Skipping down the narrow, olive tree-lined road toward Greve, we can hardly contain this euphoric feeling. The sun is about to set over the endless rolling hills of Chianti and the golden hour light glows against the rows of vineyards that extend as far as the eye can see in either direction. These hills baked today, as the temperature rose to nearly 100 degrees fahrenheit, preparing the grapes for their inevitable September harvest. After a day of driving all around the region, meeting with hotels and agriturismos, the setting sun brings a welcomed respite.
Chianti is a hilly region in central Tuscany, historically regarded for its production of world renowned wines, simply called Chianti. To be labeled as such, the wine must contain at least 80% Sangiovese grapes, grown within the region. Although most of us hear Chianti and think of Hannibal Lecter and a side of fava beans, the region’s fame dates back thousands of years before The Silence of the Lambs. The Etruscans, before the Romans, cultivated vines here 2,500 years ago, working to develop hybrid grapes and experimenting with grafting methods. A couple of thousand years later, the first wines appeared in the 13th century, although the region itself wasn’t officially defined until 1716. In 1932, the regional lines were redrawn from just north of Siena to the foothills of Florence in the north, and one of the world’s most famous wine regions was born.
Since, the area has drawn visitors from all over the world who not only come for the wine, but also ancient Tuscan villages that are scattered over the region’s hilltops. From Greve in Chianti, to Castellina in Chianti and Radda in Chianti, many of the area’s towns have proudly taken on the regional name. While each Chianti Classico wine can vary significantly, they all hold the DOCG rating (Denominazione di Origine Controllata e Garantita) the highest classification for Italian wines, and are recognized by the gallo nero (black rooster) sealon the bottle.
We could go on about the history of wine in this region and the importance it has with regard to Italian, and specifically Tuscan, traditions and culture. Most importantly though, the wine is absolutely delicious and the views, from every angle, are stunning.
After an early wake up we set off east toward Florence. In just over an hour we’re exiting the highway and traversing Chianti’s gently winding roads, passing vineyard after vineyard on our way to our first meeting of the day. We visit a quaint B&B and winery in a medieval hill town just outside of Castellina in Chianti, before seeing a beautiful farmhouse turned boutique hotel about 30 minutes north near Panzano. Both are incredible properties, with great history and authenticity, yet completely modern and comfortable accommodation. After lunch we drive up a steep country lane, two minutes from Greve in Chianti, to our final visit of the day and our home for the night, Borgo del Cabreo.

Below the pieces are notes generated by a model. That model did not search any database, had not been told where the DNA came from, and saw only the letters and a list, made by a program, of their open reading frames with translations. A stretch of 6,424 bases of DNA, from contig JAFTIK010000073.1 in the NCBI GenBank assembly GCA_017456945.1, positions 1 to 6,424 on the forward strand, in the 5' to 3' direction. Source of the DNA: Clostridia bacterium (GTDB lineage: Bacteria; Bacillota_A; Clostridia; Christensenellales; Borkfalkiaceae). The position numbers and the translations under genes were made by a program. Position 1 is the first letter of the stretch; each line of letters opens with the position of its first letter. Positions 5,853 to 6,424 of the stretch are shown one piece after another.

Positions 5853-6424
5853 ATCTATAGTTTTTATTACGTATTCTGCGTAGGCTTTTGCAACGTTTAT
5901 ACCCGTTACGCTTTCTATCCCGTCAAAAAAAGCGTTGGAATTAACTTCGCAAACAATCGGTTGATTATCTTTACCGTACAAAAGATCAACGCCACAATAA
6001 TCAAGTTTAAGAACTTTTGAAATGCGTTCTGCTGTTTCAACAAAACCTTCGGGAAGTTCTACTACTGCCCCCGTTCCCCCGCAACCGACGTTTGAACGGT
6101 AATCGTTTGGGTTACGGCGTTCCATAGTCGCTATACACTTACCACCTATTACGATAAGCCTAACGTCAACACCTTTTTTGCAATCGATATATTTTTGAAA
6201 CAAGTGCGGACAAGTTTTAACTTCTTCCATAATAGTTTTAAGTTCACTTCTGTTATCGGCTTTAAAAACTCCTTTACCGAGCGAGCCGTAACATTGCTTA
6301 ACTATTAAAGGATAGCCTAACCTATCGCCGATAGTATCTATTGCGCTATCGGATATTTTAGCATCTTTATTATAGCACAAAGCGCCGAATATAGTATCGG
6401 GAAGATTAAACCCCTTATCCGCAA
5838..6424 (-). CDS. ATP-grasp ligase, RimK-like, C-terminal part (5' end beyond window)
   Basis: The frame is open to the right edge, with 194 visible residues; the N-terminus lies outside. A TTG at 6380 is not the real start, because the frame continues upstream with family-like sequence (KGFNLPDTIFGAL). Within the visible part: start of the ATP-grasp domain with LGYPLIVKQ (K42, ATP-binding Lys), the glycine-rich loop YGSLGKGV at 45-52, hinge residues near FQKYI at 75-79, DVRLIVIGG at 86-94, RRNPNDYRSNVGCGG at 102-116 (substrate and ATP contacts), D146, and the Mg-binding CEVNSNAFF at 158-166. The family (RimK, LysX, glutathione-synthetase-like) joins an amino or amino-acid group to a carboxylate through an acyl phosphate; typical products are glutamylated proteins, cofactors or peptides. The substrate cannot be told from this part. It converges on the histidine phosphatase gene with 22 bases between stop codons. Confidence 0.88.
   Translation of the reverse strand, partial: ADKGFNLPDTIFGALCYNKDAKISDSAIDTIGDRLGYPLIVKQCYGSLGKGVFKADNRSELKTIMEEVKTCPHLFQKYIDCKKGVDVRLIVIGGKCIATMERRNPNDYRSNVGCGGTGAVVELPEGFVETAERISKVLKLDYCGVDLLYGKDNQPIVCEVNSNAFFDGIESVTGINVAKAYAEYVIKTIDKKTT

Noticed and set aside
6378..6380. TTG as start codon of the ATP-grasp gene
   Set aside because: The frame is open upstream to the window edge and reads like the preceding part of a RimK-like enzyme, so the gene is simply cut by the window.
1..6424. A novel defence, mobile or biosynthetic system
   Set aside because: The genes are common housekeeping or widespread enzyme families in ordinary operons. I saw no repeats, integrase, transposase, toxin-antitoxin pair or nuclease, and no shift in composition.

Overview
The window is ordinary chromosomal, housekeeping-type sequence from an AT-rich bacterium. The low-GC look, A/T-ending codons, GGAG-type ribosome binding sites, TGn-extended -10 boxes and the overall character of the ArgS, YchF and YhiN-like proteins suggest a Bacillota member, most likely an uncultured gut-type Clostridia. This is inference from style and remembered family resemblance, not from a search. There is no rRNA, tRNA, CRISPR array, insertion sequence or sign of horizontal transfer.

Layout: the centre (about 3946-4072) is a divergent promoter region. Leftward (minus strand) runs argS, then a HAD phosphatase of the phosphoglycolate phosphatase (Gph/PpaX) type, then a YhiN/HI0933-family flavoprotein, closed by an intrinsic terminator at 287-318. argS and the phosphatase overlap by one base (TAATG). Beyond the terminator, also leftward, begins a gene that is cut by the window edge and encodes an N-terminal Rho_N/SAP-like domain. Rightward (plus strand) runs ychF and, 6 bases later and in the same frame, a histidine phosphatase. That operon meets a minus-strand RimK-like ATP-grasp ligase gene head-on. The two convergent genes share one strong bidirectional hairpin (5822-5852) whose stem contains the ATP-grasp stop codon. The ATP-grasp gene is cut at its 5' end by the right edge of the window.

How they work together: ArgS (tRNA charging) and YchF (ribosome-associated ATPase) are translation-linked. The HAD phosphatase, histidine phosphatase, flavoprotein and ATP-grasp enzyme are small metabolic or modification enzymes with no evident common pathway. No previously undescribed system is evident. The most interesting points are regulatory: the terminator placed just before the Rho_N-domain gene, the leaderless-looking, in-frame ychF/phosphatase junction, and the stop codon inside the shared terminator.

Opened in 2017 by the owners of Tenute Folonari, Borgo del Cabreo is a luxurious boutique wine hotel that’s so picturesque it feels like it was dropped from the sky onto its perfect hilltop location. Composed of just four buildings and 11 rooms, the property is a collection of ancient farm houses which have been meticulously renovated. After a dip in the panoramic pool, we spend an hour reading under the sun and gazing out at the quaint town of Montefioralle just a kilometer or so across the valley. We sip on Chardonnay with Michele, Cabreo’s welcoming manager, as we review the property details and learn more about the winery’s history. Not bad for a Friday afternoon meeting.
The next morning, after an excellent breakfast on the terrace, we stop at a nearby goat farm before going to a historic villa on the outskirts of Panzano. This traditional Italian property has all the feels, with ivy-covered stone walls, a restaurant in the old wine cellar, and terraced Italian garden. It’s the type of place that makes you feel as if you’ve suddenly gone back in time a few centuries.
When the midday sun strikes it’s time for us to jump in the car and head back to Lucca, but not before we’ve fallen in love again with Chianti. There are hundreds of incredible wine regions around the world, all with their own unique story to tell, but Chianti feels different. It’s romantic, seductive even, without even trying. The rising and falling hills covered in thick forests, ancient vines, and medieval castles, invoke a sense of place that’s rarely found elsewhere. The beauty makes your heart ache. It elicits inspiration. It evokes happiness. And what else could you ever ask for in a place?
Travel with us to Chianti Classico as we explore medieval hilltop towns and sleep in beautifully restored Tuscan farmhouses and working wineries.
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